Kunshan: The home of Kunqu opera


Updated: 2016-03-23

Kunqu opera originates from the late Yuan Dynasty some 600 years ago in the regions of what is now known as Kunshan, Jiangsu province.

The operatic form came into its prime during the Ming Dynasty (1368-1644) when the classic play The Peony Pavilion was written.

The Palace of Eternal Youth and The Peach Blossom Fan, both created during the early Qing Dynasty (1644-1912), confirmed the opera's preeminence in China.

May 18, 2001 was the day that Kunqu opera was included in the first intangible cultural heritage list, announced by the UNESCO.

In November 2008, Kunqu opera was inscribed on the Representative List of the Intangible Cultural Heritage of Humanity.

According to the UNESCO website, Kunqu opera is "characterized by its dynamic structure and melody (kunqiang) and classic pieces such as the Peony Pavilion and the Hall of Longevity. It combines song and recital as well as a complex system of choreographic techniques, acrobatics and symbolic gestures."

In 2015, the eighth state-run Kunqu opera theater was established in Kunshan, to mark the place that had birthed and nourished the oldest operatic form in China.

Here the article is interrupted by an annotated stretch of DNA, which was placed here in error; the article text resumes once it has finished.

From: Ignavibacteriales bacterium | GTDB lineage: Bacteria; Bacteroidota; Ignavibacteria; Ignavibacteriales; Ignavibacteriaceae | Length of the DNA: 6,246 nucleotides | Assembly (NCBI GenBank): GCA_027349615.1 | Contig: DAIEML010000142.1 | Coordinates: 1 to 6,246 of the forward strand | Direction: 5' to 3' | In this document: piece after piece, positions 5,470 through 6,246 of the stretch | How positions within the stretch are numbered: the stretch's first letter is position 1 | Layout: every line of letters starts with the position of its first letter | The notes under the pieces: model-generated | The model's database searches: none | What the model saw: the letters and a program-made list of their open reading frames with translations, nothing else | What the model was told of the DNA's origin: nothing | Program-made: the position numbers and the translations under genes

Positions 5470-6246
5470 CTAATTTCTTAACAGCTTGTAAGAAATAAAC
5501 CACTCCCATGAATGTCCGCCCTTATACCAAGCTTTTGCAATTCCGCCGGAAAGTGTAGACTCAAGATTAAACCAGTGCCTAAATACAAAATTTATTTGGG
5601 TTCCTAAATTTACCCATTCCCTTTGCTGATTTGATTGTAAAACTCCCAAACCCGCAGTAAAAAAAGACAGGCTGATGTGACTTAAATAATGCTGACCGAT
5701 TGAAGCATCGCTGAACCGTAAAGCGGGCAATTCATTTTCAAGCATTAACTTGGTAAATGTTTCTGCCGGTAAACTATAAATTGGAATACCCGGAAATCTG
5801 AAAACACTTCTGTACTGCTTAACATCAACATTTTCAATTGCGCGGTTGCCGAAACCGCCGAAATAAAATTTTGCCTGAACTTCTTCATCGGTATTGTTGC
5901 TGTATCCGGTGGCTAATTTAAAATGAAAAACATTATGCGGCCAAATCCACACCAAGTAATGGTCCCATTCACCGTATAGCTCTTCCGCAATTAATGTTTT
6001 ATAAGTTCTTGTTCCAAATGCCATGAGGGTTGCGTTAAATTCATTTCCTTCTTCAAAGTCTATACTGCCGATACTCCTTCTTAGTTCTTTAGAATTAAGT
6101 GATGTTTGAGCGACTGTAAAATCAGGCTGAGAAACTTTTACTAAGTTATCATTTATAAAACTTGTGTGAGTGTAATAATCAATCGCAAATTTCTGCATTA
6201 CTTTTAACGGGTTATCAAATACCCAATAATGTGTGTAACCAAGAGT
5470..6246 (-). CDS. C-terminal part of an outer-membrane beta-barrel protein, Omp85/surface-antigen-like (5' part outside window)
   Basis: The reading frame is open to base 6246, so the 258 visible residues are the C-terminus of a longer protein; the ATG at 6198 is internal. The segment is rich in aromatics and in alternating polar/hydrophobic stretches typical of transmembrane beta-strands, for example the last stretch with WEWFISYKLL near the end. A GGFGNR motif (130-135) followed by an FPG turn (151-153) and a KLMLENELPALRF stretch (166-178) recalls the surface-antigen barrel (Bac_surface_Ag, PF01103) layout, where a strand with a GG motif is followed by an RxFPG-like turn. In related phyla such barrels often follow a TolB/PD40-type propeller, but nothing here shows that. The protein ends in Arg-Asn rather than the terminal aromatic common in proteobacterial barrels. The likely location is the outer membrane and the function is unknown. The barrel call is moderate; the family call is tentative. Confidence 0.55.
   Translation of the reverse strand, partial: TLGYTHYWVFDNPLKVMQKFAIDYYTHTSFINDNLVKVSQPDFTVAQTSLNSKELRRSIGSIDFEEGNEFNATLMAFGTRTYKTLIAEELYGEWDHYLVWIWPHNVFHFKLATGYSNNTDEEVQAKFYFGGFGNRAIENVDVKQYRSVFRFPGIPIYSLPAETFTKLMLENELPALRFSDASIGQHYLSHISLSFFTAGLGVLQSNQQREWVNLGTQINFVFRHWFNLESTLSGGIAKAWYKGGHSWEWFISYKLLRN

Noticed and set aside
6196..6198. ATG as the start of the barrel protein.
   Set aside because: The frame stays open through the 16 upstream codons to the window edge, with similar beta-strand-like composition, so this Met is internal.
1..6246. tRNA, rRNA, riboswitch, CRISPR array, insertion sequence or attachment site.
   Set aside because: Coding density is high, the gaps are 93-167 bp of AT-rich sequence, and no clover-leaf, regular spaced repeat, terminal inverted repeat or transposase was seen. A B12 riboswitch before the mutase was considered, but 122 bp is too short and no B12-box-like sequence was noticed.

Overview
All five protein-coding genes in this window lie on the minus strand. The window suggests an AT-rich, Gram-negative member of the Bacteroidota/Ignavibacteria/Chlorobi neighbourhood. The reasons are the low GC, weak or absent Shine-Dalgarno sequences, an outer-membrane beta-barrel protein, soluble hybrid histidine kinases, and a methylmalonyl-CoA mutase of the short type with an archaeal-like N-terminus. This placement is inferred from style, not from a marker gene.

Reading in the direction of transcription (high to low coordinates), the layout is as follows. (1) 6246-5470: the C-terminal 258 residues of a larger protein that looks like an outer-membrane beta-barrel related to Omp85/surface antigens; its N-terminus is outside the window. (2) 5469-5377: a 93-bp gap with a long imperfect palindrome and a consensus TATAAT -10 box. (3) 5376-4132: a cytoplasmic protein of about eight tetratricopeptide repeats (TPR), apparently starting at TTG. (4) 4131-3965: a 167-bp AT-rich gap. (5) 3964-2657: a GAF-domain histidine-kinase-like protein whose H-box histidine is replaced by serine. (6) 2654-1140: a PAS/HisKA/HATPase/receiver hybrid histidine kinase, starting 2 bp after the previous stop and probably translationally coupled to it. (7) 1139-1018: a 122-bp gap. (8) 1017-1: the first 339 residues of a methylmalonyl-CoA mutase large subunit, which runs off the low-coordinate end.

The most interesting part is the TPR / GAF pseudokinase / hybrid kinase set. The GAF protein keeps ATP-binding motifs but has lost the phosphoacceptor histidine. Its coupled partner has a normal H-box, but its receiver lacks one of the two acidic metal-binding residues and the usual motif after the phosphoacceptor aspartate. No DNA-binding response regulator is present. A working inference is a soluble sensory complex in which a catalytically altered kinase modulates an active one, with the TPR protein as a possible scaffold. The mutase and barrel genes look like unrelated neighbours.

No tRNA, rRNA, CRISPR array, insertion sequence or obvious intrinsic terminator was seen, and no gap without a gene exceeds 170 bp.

The theater's inception was a milestone in the city's efforts to preserve and develop the opera art. The Kunqu opera training program covers a number of primary schools and middle schools within the city. 18 of the graduates from the Kunqu opera classes earned the special Plum Blossom Awards, which were specially made for youth and issued by the China Theater Association.

A number of Kunqu opera troupes are active in the city, including the Kun Yu Tang, Yang Shousong studio and Yu Jiulin studio. These art groups play important roles in fostering talent and developing and performing Kunqu opera.

Edited by Jacob Hooson

Kunshan: The home of Kunqu opera

A young Kunqu opera performer [Photo from Kunshan Tourism Resort]


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